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Teenage Mutant Ninja Turtles Mutant & Monster Mayhem was made in 2005 by WayForward Technologies and was released by Tech 2 Go LLC. It is a plug and play gaming device.
Sadly the gun lacks sights. The handle is rather short and not suited for being used by a huge adult hand. The trigger is hard and has sharp edges. Prolonged play was quite painful to the whole hand and especially to the trigger finger. The gun sports a reset button and an on/off switch. The battery compartment should include a battery caddy for four AA cells. Sadly my gun came without this. Using a laboratory PSU I found out that the gun expects 6 V DC with the plus pole being left when the gun points to the TV. Building an own caddy is difficult as the compartment is small. Finally I ended up soldering wires of a PSU directly onto the springs which were just barely wetable with solder. The gun is notable for featuring three distinct RCA connectors which is rarely seen on plug and play devices. Nevertheless the system gives out audio in mono.
Mutant & Monster Mayhem is not the first TMNT light gun game. In 1988 Bandai released another game for the Takara Video Challenger, which was based on the 1987 TV series. Mutant & Monster Mayhem however is based on the newer 2003 series. I am just familiar with the original comics by Laird and Eastman and with the eighties series. Therefore I can't say how faithful the game is to its origin.
The game consists of four chapters made of three levels each, which are concluded in a boss fight. Chapters can be chosen in any order. One chapter takes place on a Triceraton Spaceship. This chapter reminds me of Body Count which I reviewed in episode 26. Another chapter takes the player to Mutant City. D'Hoonib Forest is another chapter. Finally there is the ninja themed Battle Nexus. Each chapter has a unique set of enemies. At the conclusion of a level a score screen is displayed. Beating a chapter will show a brief animation. Succeeding all chapters will trigger the credits roll.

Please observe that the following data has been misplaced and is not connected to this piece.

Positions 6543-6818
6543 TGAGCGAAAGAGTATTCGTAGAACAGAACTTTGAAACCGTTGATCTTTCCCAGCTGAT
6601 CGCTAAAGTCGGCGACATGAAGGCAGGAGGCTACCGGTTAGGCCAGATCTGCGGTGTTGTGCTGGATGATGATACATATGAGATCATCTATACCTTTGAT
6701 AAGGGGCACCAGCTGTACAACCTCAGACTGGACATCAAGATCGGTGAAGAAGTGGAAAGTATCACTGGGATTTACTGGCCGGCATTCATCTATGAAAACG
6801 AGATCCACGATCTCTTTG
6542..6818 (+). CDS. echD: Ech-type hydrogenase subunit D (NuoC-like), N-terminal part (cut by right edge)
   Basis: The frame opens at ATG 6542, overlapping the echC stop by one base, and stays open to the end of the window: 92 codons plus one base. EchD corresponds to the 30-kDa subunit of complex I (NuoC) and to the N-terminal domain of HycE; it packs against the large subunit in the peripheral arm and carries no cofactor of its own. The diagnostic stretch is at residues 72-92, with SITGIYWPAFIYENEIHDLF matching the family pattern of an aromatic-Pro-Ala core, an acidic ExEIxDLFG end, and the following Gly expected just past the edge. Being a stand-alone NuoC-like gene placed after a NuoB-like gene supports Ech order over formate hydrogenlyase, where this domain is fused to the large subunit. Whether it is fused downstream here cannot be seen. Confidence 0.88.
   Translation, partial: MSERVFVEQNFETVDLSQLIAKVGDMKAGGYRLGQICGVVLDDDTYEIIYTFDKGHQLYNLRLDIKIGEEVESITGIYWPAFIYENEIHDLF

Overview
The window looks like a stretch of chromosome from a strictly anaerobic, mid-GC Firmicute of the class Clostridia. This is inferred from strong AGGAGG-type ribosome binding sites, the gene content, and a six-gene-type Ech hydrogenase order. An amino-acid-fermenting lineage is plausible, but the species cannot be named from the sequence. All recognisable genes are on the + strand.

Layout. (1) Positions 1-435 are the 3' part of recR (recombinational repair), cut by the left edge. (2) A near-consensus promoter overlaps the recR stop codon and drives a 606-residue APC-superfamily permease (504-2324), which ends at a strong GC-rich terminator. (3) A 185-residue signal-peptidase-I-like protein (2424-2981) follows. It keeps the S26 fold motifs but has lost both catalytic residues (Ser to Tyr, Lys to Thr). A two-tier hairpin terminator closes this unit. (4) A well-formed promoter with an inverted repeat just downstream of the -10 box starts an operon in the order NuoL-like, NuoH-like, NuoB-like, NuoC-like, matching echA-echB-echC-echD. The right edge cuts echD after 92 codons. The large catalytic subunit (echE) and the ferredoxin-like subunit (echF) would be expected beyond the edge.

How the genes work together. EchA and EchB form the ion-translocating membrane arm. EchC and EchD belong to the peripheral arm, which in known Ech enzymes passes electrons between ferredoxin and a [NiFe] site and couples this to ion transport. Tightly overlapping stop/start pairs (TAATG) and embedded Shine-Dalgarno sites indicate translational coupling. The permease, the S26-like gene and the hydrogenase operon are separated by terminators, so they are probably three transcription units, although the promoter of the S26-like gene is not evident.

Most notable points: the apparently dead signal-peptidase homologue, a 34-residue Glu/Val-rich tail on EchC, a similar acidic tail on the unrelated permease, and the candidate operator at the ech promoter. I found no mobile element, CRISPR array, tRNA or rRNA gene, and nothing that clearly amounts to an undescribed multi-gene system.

The player has a certain number of lives which are used up if the health gauge is exhausted. The lives are restocked at the beginning of every level. The total number of lives is altered by the difficulty setting. Easy will give the player five lives whereas hard mode will provide two lives. If the player runs out of lives the game is over and doesn't provide any continues. From time to time a fellow turtle appears on the screen. Shooting him will cause the player to lose a whole live and a score penalty is triggered. As a default weapon the player uses a semi automatic gun with infinite ammunition and unlimited capacity. Items such as health, screen clearing bombs, a shield and two other weapons can be picked up. The other weapons are a spread gun and a full automatic gun.
Personally I think the game could have been much better with some little changes. Nevertheless I am glad I own the system despite its flaws. I like the art style and the music. The ordinary game play felt much too easy compared to the boss fights. Furthermore I find it lazy that the difficulty setting just alters the number of lives.
I think the box looks really appealing. It allows the customer to touch and feel the gun.